On Saxo's trading platforms we offer a number of different order types, including simple and advanced order types, in order to provide you with the ability to tailor your investments to your needs.
This article presents an overview of these different order types, as well as the different order durations offered, to provide clarity on how they function and how to use them.
Be aware that in volatile markets price and time of order execution might be affected. Read more in our Order execution policy
- What is an order?
- Simple orders
- Advanced orders
- Order duration
- Conditional orders
What is an order?
You place an order to give instructions to buy or sell assets (Stocks, currencies, futures, options, ETFs, and other assets). On our platforms, you can open a trade ticket from anywhere (Watchlist, Chart, Product overview, ...) and provide the conditions that need to be fulfilled for the order to be executed and become a position in your portfolio, but also to close an existing position.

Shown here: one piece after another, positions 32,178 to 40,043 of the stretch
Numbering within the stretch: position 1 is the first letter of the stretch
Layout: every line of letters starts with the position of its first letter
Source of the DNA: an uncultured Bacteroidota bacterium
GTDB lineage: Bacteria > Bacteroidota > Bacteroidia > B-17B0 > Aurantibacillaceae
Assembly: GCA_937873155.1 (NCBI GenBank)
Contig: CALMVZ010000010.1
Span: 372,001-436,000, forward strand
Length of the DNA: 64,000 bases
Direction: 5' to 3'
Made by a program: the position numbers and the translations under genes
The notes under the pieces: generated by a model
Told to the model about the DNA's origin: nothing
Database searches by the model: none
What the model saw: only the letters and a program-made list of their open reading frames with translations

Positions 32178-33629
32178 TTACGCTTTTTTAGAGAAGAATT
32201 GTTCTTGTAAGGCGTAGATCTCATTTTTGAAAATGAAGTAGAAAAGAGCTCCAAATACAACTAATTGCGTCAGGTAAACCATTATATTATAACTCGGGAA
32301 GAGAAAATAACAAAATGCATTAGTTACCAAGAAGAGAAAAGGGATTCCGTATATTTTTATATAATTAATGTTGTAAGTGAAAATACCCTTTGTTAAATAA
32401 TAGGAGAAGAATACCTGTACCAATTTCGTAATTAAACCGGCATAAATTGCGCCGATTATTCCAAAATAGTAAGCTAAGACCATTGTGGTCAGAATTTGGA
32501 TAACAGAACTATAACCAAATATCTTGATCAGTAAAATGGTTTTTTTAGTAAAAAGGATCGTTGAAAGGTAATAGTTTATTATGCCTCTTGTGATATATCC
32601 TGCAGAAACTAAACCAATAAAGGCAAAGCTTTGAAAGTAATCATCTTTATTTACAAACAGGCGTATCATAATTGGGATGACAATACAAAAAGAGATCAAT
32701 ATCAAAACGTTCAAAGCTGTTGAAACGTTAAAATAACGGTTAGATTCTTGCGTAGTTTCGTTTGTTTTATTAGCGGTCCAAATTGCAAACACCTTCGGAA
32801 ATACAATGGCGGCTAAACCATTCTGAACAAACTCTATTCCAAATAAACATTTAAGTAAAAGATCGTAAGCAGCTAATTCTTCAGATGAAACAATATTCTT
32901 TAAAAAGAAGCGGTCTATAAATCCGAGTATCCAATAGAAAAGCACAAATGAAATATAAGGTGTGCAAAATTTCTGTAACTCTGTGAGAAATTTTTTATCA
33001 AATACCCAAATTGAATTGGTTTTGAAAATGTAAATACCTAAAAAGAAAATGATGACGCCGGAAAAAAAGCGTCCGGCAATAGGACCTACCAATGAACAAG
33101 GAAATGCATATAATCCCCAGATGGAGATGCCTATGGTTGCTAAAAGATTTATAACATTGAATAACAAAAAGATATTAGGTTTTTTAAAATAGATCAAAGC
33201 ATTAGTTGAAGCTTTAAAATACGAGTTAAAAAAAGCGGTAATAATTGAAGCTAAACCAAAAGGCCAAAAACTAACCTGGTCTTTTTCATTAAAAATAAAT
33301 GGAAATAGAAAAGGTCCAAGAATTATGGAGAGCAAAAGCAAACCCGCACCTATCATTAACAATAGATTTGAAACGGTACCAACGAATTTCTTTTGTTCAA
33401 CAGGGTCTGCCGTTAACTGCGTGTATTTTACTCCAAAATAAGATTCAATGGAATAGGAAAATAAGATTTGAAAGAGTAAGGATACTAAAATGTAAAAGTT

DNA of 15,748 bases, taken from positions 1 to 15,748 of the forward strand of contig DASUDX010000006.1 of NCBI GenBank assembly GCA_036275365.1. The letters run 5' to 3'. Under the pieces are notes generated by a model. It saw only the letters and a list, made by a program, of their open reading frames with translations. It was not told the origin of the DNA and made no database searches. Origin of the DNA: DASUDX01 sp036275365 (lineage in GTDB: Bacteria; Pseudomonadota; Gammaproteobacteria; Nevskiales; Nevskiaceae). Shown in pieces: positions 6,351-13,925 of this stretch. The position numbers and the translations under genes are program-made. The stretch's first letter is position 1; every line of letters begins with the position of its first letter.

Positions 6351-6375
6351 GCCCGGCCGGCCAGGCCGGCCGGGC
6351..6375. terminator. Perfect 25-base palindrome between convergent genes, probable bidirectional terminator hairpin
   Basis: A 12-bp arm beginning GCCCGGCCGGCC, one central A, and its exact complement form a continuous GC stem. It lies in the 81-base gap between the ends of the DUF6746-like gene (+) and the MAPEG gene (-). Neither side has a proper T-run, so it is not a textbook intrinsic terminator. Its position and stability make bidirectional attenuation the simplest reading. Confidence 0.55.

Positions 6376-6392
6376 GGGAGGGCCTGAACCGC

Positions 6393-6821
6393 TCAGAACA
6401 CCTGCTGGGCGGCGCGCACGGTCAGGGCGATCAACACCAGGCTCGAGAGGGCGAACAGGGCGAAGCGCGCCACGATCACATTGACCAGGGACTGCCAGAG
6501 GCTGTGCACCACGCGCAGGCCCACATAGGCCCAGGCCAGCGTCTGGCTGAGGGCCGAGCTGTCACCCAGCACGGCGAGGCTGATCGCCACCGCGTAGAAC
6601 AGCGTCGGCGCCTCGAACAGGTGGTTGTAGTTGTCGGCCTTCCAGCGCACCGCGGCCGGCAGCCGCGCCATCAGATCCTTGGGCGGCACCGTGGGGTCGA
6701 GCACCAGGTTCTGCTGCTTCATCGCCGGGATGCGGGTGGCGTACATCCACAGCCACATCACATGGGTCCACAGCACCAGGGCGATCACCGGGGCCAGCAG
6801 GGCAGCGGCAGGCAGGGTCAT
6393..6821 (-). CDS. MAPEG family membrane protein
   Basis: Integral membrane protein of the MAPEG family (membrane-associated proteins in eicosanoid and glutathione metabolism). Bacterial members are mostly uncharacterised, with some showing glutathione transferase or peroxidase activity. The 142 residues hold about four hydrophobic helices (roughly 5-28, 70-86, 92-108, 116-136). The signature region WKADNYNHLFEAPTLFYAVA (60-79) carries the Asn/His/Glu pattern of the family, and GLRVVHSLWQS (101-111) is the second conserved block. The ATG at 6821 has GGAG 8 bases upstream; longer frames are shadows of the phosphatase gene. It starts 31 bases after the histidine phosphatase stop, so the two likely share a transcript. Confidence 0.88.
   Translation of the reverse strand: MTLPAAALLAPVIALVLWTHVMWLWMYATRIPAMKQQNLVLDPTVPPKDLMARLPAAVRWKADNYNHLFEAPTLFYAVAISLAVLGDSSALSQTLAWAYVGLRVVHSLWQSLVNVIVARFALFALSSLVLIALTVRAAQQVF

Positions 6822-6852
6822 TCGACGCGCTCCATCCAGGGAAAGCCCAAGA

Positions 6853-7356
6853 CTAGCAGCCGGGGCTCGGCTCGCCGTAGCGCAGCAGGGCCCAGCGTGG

A market order is the most basic type of buy and sell trade and will likely be what most people would associate with the stock market. A market order will execute the trade at the market price at the time the order is placed. This means that once the order has been placed, it will be filled at the current market price pending the market being open. If the order is placed when the market is closed, it will be filled at market price upon opening.
The price displayed when the order is placed may differ from the price at which it is filled due to a number of reasons including price delays or the illiquidity of an instrument for example. In order to access live prices, you must subscribe to an exchange that the desired instrument is listed on. For more information about live prices, see this article.
Do note however, all transactions are subject to the availability of the selected instrument and will depend on the size and timing of the order as well as the liquidity of the instrument.
A limit order is intended to provide more control over the price at which you buy or sell an instrument. When buying an instrument, with a limit order you set a maximum price at which the trade should be executed. Inversely, when selling an instrument, with a limit order you set a minimum price at which the trade should be executed.